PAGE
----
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Good things generally occur in pairs, and so it happened that Keith Flail, Vice President for Advanced Tiltrotor Systems at Bell, was available during a very busy Modern Day Marine 2018 to update MONCh on two company programmes rapidly gaining speed – V-280 VALOR and V-247 VIGILANT.

Bell is into its sixth year to develop the V-280 VALOR as part of the Pentagon’s Joint Multi-Role Technology Demonstrator air vehicle capability, which will produce requirements for capability set 3 of the Future Vertical Lift programme, intended to replace AH-64 APACHE, UH-60 BLACKHAWK, AH-1 and other legacy-era rotary aircraft.

The first V-280 flight was last December. Since then the development regimen has deliberately quickened. When Mr. Flail met with MONCh on 26 September, the first aircraft had logged more than 60 hours of flight time and more than 150 hours of rotor turn time, and had achieved 250kts of true air speed and safely operated at 11,500 ft altitude – among other milestones.

The V-280 programme’s performance attributes and baseline technology successes are being used as a stepping off point to support Bell’s offering of the V-247 for the US Marine Corps’ Marine Air-Ground Task Force Unmanned Aircraft System Expeditionary (MUX) programme.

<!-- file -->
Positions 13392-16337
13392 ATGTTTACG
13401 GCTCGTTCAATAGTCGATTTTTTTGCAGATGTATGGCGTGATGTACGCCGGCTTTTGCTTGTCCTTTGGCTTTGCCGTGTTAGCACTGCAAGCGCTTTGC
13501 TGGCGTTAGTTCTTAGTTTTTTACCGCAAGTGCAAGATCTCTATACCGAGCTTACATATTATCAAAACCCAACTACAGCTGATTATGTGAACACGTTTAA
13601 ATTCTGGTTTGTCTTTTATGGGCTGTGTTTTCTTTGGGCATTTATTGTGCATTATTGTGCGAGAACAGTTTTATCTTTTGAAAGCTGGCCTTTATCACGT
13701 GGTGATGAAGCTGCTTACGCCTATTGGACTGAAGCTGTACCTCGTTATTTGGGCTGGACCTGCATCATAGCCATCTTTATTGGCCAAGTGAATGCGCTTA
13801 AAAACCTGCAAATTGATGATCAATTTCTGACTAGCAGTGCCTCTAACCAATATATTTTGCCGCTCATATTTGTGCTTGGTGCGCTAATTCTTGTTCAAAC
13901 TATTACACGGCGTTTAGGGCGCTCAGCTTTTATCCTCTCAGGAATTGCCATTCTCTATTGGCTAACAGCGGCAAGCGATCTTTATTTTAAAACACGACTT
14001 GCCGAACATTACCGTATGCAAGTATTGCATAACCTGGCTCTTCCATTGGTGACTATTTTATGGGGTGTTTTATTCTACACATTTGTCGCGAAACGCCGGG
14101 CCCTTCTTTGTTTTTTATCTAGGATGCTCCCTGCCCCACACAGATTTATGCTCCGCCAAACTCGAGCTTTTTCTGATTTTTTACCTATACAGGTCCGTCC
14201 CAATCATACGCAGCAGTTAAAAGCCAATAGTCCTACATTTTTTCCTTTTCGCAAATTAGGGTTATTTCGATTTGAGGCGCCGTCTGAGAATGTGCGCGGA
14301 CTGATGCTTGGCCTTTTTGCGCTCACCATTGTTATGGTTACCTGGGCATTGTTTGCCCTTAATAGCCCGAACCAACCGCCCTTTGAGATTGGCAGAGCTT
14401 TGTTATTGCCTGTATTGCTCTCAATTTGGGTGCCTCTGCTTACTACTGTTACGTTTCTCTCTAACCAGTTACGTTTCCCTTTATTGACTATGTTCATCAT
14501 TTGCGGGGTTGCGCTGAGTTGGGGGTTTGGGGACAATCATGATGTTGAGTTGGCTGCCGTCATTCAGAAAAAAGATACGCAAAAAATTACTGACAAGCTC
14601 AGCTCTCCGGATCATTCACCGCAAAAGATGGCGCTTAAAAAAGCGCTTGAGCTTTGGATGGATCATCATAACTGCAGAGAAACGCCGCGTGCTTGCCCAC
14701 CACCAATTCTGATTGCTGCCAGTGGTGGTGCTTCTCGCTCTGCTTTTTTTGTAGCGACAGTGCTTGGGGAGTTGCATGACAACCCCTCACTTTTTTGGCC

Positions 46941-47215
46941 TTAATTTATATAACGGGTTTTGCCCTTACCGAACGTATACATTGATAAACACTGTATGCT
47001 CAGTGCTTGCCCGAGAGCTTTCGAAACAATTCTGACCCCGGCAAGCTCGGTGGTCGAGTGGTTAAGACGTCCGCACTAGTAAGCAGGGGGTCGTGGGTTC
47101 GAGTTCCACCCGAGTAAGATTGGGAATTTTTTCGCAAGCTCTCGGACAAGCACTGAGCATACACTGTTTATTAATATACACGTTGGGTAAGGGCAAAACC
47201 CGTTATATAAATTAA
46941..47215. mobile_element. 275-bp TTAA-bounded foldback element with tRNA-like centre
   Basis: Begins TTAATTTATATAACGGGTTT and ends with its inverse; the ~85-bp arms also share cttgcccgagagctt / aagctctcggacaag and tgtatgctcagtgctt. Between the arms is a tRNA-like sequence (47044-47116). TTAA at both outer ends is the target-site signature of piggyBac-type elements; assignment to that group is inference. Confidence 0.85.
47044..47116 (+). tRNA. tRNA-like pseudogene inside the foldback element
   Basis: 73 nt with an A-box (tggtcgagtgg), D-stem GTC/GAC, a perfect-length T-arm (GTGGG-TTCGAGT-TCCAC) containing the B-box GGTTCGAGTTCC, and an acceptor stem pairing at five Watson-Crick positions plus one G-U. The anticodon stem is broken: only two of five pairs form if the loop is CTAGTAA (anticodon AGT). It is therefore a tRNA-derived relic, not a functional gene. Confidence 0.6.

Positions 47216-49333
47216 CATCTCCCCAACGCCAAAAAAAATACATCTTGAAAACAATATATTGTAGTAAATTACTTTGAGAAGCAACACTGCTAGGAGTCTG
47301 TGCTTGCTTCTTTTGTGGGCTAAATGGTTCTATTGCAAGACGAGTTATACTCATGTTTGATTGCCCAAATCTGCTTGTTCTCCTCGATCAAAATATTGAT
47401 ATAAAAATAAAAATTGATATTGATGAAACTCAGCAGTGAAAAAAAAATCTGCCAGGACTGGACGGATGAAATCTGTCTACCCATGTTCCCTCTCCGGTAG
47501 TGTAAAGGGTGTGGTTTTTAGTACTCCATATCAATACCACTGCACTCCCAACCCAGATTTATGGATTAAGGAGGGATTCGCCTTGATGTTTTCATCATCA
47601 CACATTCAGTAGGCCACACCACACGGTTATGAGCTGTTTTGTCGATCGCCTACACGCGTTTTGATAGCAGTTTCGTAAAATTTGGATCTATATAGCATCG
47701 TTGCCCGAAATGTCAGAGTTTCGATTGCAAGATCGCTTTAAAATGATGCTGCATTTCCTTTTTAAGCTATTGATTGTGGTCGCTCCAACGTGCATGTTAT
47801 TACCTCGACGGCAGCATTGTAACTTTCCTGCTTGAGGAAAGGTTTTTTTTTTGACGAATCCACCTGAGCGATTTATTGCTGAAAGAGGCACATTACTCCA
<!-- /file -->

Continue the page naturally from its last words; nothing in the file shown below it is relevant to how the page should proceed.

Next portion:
The V-247 remains a Bell internal R&D effort, is about two years old and from acquisition parlance is in preliminary design phase.

Mr Flail noted the MUX programme is envisioned to allow the V-247 to help the Marines close seven capability gaps including intelligence, surveillance and reconnaissance; cargo replenishment, precision strike and airborne early warning. The Bell programme official continued: “We’re looking to have all of that within one vehicle, so you have a ‘Swiss Army knife’ that is reconfigurable to all the missions that you need.”

While the V-247 prototype will fit in a prescribed UH-1Y foot print on the flight deck of an LHD-class ship, it can further fold up to ingress and egress a US Navy DDG-51-class hangar. As such, Bell further envisions V-247 as a possible replacement for the Navy’s MH-60R, and beyond that, a next-generation Army UAS and even a US Air Force personnel recovery helicopter. Mr. Flail added, “There’s also Special Operations Command interest.”

V-247 is conceptually designed to take off from a flight deck and loiter for 12 hours, fly 1300nm and engage a key target, “without having to refuel”, or fly out 350nm and loiter for eight hours. The Bell executive offered: “This is incredibly flexible in terms of what you need to be able to do in terms of speed, range, loiter and payload. When you get to all the ‘trades” associated with it you get to a vehicle of about this scale.”

 

While the V-247 prototype will fit in a prescribed UH-1Y foot print on the flight deck of an LHD-class ship, it can further fold up to ingress and egress a US Navy DDG-51-class hangar (shown). (Image: Bell)